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A study of the variation in color matching functions with respect to field size and primary set

Xin Hu, University of Nebraska - Lincoln


The primary purpose of the study was to derive the CMFs for a large field of view, and to determine whether there are systematic differences among CMFs as field size varies. In addition, Thornton found experimentally that CMFs do not transform appropriately between primary sets. Therefore, the second purpose of this study was to explore whether the primary set has significant impact upon CMFs. ^ The UNL colorimeter was designed and color matching experiments were performed by ten subjects. Each subject completed experiments for three different matching conditions: a 10° field of view with the primary set PC (named 10PC), a large field of view with PC (named LFPC), and a 10° field with the primary set NP (named 10NP). PC and NP are two sets of primary lights with the peak wavelengths of 453-533-601 and 478-553-636 nm respectively. The large field of view has 102° (wide) x 50° (high) dimensions. ^ The results show that the field size has significant impact upon the ratio of luminance in the reference field to that in the test field and on the resulting CMFs. The LFPC has lower sensitivities than 10PC in the short wavelengths of the curve, and has higher sensitivities in the long wavelengths of the curve. ^ The study also shows that the primary set has a significant affect on the ratio of power in the reference field to that in the test field, the color difference between the reference field and test field, and the resulting CMFs. The 10NP CMFs have lower sensitivities than the 10PC CMFs in the curve between 460 and 540 nm. ^ Our experiments confirmed Thornton's conclusion regarding the transformation between primary sets. We found that transformation with different transformation matrices or with different primary systems can result in different results. ^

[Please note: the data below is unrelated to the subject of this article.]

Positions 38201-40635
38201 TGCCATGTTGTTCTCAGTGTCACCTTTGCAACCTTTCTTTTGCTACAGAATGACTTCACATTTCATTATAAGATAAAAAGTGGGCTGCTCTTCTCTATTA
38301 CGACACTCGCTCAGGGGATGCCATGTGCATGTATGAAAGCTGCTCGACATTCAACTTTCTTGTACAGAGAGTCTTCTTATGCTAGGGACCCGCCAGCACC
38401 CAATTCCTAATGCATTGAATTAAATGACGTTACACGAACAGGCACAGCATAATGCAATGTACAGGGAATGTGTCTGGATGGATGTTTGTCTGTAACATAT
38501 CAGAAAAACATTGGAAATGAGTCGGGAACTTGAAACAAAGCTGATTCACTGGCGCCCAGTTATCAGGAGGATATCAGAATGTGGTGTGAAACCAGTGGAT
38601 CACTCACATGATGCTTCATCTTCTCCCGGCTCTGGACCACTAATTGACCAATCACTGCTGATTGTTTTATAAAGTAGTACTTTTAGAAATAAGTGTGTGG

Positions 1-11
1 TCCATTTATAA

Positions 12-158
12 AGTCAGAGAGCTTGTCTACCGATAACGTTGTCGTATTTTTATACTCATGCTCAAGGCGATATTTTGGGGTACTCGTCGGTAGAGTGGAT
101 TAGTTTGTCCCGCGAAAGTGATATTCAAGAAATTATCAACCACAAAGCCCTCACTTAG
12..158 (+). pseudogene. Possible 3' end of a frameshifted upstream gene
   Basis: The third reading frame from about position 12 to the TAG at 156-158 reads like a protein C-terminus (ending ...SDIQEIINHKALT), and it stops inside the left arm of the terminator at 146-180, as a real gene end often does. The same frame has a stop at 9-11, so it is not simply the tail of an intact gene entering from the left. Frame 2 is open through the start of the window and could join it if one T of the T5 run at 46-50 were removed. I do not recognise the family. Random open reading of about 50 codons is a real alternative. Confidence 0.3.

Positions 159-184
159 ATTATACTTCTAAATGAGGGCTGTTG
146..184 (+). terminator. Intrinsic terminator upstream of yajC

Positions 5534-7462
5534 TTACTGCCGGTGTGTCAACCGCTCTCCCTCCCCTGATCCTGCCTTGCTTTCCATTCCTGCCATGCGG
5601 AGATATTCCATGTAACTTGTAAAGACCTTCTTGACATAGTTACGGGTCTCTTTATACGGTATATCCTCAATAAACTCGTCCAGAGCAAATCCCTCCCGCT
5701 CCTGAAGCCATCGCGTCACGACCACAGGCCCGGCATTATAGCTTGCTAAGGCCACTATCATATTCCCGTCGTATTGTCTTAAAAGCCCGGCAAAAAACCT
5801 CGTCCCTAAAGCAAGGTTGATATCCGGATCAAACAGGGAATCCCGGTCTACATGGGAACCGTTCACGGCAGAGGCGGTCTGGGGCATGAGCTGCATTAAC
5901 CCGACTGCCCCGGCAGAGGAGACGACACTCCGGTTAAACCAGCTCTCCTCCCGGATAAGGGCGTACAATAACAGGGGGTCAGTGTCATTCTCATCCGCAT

Subject Area

Engineering, General

Recommended Citation

Hu, Xin, "A study of the variation in color matching functions with respect to field size and primary set" (2004). ETD collection for University of Nebraska - Lincoln. AAI3142085.